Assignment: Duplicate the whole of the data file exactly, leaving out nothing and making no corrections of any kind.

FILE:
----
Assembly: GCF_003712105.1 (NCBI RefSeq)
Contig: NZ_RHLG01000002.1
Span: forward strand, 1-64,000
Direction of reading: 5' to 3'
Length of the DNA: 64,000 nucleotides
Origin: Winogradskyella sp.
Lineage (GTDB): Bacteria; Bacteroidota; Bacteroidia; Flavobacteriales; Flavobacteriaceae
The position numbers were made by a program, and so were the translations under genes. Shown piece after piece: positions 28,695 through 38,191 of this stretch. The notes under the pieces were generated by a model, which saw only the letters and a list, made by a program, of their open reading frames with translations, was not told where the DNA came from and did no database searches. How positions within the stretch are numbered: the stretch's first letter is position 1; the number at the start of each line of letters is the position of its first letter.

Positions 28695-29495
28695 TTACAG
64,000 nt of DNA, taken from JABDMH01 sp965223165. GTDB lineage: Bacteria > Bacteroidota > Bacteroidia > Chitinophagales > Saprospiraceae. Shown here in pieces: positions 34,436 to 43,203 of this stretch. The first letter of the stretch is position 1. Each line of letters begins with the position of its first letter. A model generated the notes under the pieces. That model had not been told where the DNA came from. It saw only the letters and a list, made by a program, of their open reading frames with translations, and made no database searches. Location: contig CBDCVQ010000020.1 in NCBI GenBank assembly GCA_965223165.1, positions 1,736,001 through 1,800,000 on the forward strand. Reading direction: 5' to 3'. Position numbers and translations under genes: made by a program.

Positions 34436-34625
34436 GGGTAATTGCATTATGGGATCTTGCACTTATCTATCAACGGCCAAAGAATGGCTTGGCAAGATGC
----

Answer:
Assembly: GCF_003712105.1 (NCBI RefSeq)
Contig: NZ_RHLG01000002.1
Span: forward strand, 1-64,000
Direction of reading: 5' to 3'
Length of the DNA: 64,000 nucleotides
Origin: Winogradskyella sp.
Lineage (GTDB): Bacteria; Bacteroidota; Bacteroidia; Flavobacteriales; Flavobacteriaceae
The position numbers were made by a program, and so were the translations under genes. Shown piece after piece: positions 28,695 through 38,191 of this stretch. The notes under the pieces were generated by a model, which saw only the letters and a list, made by a program, of their open reading frames with translations, was not told where the DNA came from and did no database searches. How positions within the stretch are numbered: the stretch's first letter is position 1; the number at the start of each line of letters is the position of its first letter.

Positions 28695-29495
28695 TTACAG
64,000 nt of DNA, taken from JABDMH01 sp965223165. GTDB lineage: Bacteria > Bacteroidota > Bacteroidia > Chitinophagales > Saprospiraceae. Shown here in pieces: positions 34,436 to 43,203 of this stretch. The first letter of the stretch is position 1. Each line of letters begins with the position of its first letter. A model generated the notes under the pieces. That model had not been told where the DNA came from. It saw only the letters and a list, made by a program, of their open reading frames with translations, and made no database searches. Location: contig CBDCVQ010000020.1 in NCBI GenBank assembly GCA_965223165.1, positions 1,736,001 through 1,800,000 on the forward strand. Reading direction: 5' to 3'. Position numbers and translations under genes: made by a program.

Positions 34436-34625
34436 GGGTAATTGCATTATGGGATCTTGCACTTATCTATCAACGGCCAAAGAATGGCTTGGCAAGATGC